Pop quiz: What is the ultimate freedom?
If you’ve been horrified by the recent Supreme Court ruling in Dobbs vs. Jackson’s Women’s Health Organization, odds are good you’ll answer this question with, “bodily autonomy.”
And for good reason. Bodily autonomy means your body is your own. You have TOTAL agency over yourself. You have agency, and through agency you have power.
So why do so many women both value this freedom and regularly violate their own right to it?
It all begins with how we’re brought up to behave in situations where our bodies are on the line. It sounds so dramatic — a four-year-old reluctantly hugging Aunt Ethel setting the precedent for violating one’s own bodily autonomy over a lifetime of experiences … but here we are. Uncomfortable coworker hugs. Painful pelvic exams. Grinning and bearing it in so many situations.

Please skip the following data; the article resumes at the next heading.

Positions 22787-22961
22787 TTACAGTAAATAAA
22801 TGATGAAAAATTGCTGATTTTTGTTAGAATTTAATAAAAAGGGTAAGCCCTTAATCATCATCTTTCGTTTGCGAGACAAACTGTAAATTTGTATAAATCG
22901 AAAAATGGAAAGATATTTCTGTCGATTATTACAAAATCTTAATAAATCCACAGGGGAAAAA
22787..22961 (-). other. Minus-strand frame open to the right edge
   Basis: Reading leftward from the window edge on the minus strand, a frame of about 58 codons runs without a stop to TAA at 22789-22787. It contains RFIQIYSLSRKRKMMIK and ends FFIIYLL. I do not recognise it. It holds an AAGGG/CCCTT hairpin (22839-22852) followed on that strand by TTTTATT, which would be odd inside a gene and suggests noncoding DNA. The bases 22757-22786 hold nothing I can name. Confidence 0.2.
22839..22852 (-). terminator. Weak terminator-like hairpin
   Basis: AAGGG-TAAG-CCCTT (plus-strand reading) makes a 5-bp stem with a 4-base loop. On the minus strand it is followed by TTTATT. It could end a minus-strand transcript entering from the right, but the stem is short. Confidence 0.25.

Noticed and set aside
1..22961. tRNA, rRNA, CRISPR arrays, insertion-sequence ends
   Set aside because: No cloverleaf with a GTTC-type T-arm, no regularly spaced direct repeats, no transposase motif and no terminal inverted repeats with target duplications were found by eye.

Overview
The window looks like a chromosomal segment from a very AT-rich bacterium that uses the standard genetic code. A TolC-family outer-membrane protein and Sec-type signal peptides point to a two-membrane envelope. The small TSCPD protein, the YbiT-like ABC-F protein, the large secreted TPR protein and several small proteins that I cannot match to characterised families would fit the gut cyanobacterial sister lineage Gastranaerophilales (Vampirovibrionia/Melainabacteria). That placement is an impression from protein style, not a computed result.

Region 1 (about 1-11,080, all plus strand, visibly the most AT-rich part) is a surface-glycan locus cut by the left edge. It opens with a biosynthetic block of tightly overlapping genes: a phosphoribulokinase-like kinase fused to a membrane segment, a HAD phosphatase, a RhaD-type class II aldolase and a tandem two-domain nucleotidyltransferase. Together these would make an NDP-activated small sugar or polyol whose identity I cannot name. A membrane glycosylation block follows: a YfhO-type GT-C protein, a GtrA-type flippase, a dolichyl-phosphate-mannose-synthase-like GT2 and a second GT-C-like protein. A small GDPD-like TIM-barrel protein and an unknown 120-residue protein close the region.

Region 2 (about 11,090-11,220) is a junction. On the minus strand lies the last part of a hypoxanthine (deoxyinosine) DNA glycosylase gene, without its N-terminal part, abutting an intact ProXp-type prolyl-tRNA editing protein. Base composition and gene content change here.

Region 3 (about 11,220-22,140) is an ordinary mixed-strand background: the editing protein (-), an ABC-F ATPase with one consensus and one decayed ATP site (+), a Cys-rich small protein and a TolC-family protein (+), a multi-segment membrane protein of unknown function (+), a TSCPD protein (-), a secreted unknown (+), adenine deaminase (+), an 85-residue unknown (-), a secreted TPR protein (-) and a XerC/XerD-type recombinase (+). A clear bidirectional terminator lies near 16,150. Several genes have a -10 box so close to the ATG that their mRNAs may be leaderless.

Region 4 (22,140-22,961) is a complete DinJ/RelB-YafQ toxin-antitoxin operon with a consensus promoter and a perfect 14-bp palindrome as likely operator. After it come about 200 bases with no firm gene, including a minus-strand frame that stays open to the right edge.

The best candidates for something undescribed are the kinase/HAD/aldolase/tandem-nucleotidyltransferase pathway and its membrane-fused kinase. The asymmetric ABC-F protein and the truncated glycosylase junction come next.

So how do we break this cycle? How do we raise kids who are unapologetically rooted in their bodily autonomy? Who respect the same fundamental right in others? Kids who understand, value, and honor consent?
And the million-dollar question — How do we do this while battling our own upbringing?
The same way we do everything, friends. By turning to the experts, our own support systems, and faking it ‘til we make it.
As a mom, a woman, and a human, teaching my child about the importance of his bodily autonomy and that of others is a top priority for me, so I sat down with a sampling of Indy women who work with children and families and asked them, “How do we avoid screwing this up?”
Repeat after me, “Va-gi-na”
This can be hard to hear, even for those of us who identify as body positive. Providing children with medically accurate language around their body parts — yes, even those body parts — is a critical aspect of instilling the concepts of bodily autonomy and consent.